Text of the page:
But winning the challenges may be secondary to the goal of intimidating Democratic voters and people of color. As the Associated Press reported, “sometimes the challenges come after election conspiracists go door-to-door, often in heavily minority neighborhoods, seeking evidence that votes were cast improperly in 2020.” Something similar appears to have occurred in Forsyth County. Though it is a reliably Republican district, an election-board member there told Bloomberg News that the challenges targeted voters in the southern, more heavily Democratic, part of the county.

According to the Washington Post, election deniers have also been flooding election officials, as they prepare for the midterms, with records requests for information relating to the 2020 election. The Post reports, “In nearly two dozen states and scores of counties, election officials are fielding what many describe as an unprecedented wave of public records requests in the final weeks of summer, one they say may be intended to hinder their work and weaken an already strained system.” Officials in Geauga County, Ohio, have received so many requests that they would have to hire additional workers to process them all. In an interview with the Web site, the director of the Geauga County Election Board noted that many of the requests, which have come from all over the state, are worded identically. She added that “they want a copy of all the ballots in 2020, used and unused, all notices and correspondences, all poll lists and poll records. Some of it, we don’t know what they are asking for.” Lorain County, also in Ohio, has received requests for an estimated one million documents. The county clerk in Erie, Pennsylvania reported that her office has been inundated with them. Even my small state of Vermont has not been immune. This month, clerks in at least three towns received requests to inspect ballots from 2020, even though Joe Biden carried the state with sixty-six per cent of the vote.

It is often claimed that it’s difficult to hack American elections because they are decentralized, with some ten thousand voting jurisdictions scattered across the country. That assertion may or may not be correct. But what is indisputable about our decentralized system is that the multiplicity of precincts means that elections are run by one’s neighbors. They may be elected to the job. They may be appointed to it. They may be contract workers or volunteers. The average salary for an election clerk is less than forty thousand dollars a year, so it’s unlikely that anyone—except, perhaps, for election officials in the largest jurisdictions, who are paid much more—is attracted to the work simply for the money. Indeed, a survey undertaken by the Democracy Fund and Reed College found that only about half of election officials were happy with their pay—except, again, those from the larger jurisdictions—but that ninety-two per cent of them, whether they were happy with their salary or not, were satisfied with their job.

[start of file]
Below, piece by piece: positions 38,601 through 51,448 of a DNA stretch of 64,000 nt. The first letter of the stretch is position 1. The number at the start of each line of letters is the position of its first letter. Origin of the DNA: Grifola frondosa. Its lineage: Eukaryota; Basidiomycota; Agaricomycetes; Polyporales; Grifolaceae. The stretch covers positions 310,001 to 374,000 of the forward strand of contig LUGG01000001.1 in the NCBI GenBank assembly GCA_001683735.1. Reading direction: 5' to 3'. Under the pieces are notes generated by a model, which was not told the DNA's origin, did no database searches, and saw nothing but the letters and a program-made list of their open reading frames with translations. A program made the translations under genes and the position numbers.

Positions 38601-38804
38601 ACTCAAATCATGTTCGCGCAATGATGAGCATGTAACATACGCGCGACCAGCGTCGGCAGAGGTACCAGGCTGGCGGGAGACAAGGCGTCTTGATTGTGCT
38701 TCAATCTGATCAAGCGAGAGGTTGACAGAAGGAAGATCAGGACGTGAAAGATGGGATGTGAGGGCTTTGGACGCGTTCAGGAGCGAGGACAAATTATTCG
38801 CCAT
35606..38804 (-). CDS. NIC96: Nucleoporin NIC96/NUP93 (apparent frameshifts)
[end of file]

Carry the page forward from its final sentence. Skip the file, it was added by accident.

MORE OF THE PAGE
That survey, though, was conducted before the 2020 election, with its subsequent death threats and attacks on the integrity of election workers. Since then, too, a number of Republican-led state legislatures have passed laws that will impose significant fines and criminal charges on election workers who do not strictly conform to the law. Florida election officials can be fined up to twenty-five thousand dollars if they allow drop boxes—now called “secure ballot intake stations”—to be unsupervised. (In August, a photograph taken in Broward County that appeared to show an unsupervised drop box triggered an investigation by Governor Ron DeSantis’s newly created Office of Election Crimes and Security; officials later confirmed that the drop box was being watched.) Election workers in Iowa could face a ten-thousand-dollar fine if they are late opening a polling place. Add to these penalties the rise of voter challenges and records requests, and it’s no wonder that a more recent poll, from the Brennan Center and the Benenson Strategy Group, found that twenty per cent of election workers are thinking of leaving their positions before the 2024 election, owing in large part to the stress and the politicization of their jobs.

Maintaining accurate poll books is necessary. Transparent record-keeping is necessary. But using laws intended to bolster election integrity to, instead, willfully undermine it, is a fundamentally cynical and dangerous gambit. We will soon find out if American democracy is robust enough to withstand it. ♦